The U.S. Congress is poised to debate this week a $1.15-trillion government spending bill and a $650-billion package of tax breaks that negotiators tentatively embraced late on Tuesday, which also includes repealing a 40-year-old ban on oil exports.
If approved by the Republican-controlled House of Representatives and Senate, with voting as early as Thursday, federal agencies also would receive beefed up funding through September 2016 for military and domestic programs.
Some hardline conservative Republicans are expected to balk at the funding bill.
Representative Tim Huelskamp, a frequent critic of past Republican fiscal measures, noted that the latest one fails to stop funding for women's health care provider Planned Parenthood—a target of anti-abortion forces—and does nothing to stop President Barack Obama's program to bring thousands of Syrian refugees to the United States.
"As I see it (the bill) now ... no, I'm not planning on supporting it," Huelskamp told reporters late on Tuesday.
A senior Senate Democratic aide told Reuters the legislative language was being reviewed to make sure it "reflects the negotiations."
Representative Ann Wagner confirmed that in return for a repeal of the oil export ban, Democrats won temporary tax breaks to boost wind and solar development, an important priority for Obama in the aftermath of a Paris climate change deal that calls for significant global reductions in carbon dioxide emissions.
Other elements of the two bills that are expected to move through Congress in coming days, according to Republican lawmakers, include:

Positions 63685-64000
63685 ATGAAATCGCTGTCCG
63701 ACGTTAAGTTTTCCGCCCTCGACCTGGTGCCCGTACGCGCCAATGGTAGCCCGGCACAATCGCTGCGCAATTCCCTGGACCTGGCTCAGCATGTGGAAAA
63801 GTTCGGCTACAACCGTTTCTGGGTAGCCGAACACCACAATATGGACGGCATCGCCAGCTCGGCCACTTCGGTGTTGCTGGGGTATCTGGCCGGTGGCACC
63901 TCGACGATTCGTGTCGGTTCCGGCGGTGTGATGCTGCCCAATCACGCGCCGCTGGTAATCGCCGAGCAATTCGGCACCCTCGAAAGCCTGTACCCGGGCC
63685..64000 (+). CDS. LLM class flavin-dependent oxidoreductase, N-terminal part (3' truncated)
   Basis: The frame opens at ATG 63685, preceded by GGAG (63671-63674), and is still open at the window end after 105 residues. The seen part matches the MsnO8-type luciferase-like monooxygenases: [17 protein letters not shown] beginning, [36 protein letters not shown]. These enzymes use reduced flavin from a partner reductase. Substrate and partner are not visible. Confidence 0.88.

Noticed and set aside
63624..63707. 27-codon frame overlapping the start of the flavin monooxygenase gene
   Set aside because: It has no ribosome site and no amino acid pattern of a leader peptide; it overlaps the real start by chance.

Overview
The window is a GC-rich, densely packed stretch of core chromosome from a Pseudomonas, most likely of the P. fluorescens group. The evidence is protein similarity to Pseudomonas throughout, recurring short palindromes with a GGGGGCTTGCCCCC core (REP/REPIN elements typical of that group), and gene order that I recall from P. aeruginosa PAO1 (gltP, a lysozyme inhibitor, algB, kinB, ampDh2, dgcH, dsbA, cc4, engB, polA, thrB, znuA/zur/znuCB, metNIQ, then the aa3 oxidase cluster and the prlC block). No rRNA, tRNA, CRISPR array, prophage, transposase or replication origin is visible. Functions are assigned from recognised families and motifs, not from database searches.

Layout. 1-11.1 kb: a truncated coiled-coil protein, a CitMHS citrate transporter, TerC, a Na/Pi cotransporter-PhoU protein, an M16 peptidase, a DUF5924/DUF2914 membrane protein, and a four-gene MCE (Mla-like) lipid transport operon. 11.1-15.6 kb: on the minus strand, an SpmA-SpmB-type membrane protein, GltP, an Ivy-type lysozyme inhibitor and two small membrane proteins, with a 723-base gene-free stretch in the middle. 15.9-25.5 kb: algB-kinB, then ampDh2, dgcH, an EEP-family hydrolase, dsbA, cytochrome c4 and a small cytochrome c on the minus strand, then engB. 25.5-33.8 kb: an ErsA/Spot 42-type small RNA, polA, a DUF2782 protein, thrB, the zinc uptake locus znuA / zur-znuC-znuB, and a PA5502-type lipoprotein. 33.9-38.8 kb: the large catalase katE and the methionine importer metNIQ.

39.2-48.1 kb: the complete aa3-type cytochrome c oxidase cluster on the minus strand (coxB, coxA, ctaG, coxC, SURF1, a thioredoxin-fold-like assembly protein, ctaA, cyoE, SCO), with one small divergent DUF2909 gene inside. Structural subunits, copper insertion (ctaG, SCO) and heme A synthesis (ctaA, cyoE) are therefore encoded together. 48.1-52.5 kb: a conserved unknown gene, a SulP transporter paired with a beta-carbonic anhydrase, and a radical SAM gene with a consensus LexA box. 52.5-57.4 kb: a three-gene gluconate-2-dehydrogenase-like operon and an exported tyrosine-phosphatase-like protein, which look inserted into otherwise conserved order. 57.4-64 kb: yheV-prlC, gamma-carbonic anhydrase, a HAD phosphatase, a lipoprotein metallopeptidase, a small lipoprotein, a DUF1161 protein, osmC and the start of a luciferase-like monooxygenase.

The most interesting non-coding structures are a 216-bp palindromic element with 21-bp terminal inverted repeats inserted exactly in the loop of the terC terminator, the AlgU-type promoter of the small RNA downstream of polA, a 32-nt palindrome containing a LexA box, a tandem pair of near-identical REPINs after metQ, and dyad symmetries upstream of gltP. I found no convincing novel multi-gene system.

- A $650-billion package extending a package of tax breaks over 10 years, with $560 billion of the total in permanent extensions, including for business research and development.
Many Democrats are expected to oppose this measure, saying it costs too much and is too heavily skewed toward corporate interests. But it does include a provision Democrats sought, making a child tax credit permanent.
- Changes to a visa waiver program that will tighten travel curbs on those who have been in Iraq and Syria;
- No "bailout" for Puerto Rico, which is experiencing fiscal difficulties;
- Provisions to encourage companies to share cyber data with the U.S. government in its fight against hackers;
- The "179" deduction, a tax break small business owners use to buy new equipment, is being made permanent;
- A two-year delay in a 2.3 percent excise tax on medical devices and a "Cadillac tax" on high-cost health care plans. Representative Tom Cole said the tax package also would include a one-year delay in a tax on health insurance providers.
He said it also extends for another year a provision limiting how much the government can spend on "risk corridors" protecting insurers against financial losses under Obama's landmark healthcare law;
- A five-year renewal of a program to help first responders and others who suffered illness from exposure to toxins at the World Trade Center site destroyed in the 9/11 attacks.
Before Congress debates these long-term bills, it is expected on Wednesday to pass another stop-gap funding bill giving lawmakers until Dec. 22 to complete their work. Without the temporary measure, federal funding for a range of government programs expires at midnight on Wednesday.
A congressional aide said negotiators were likely to block a proposal to revise certain legal protections for bondholders, a provision that had been pushed by Senate Democratic leader Harry Reid, partly to ease the bankruptcy of casino giant Caesars Entertainment's operating unit.
(Reporting by Susan Cornwell; Editing by Clarence Fernandez)
© 2015 Thomson Reuters. All rights reserved.
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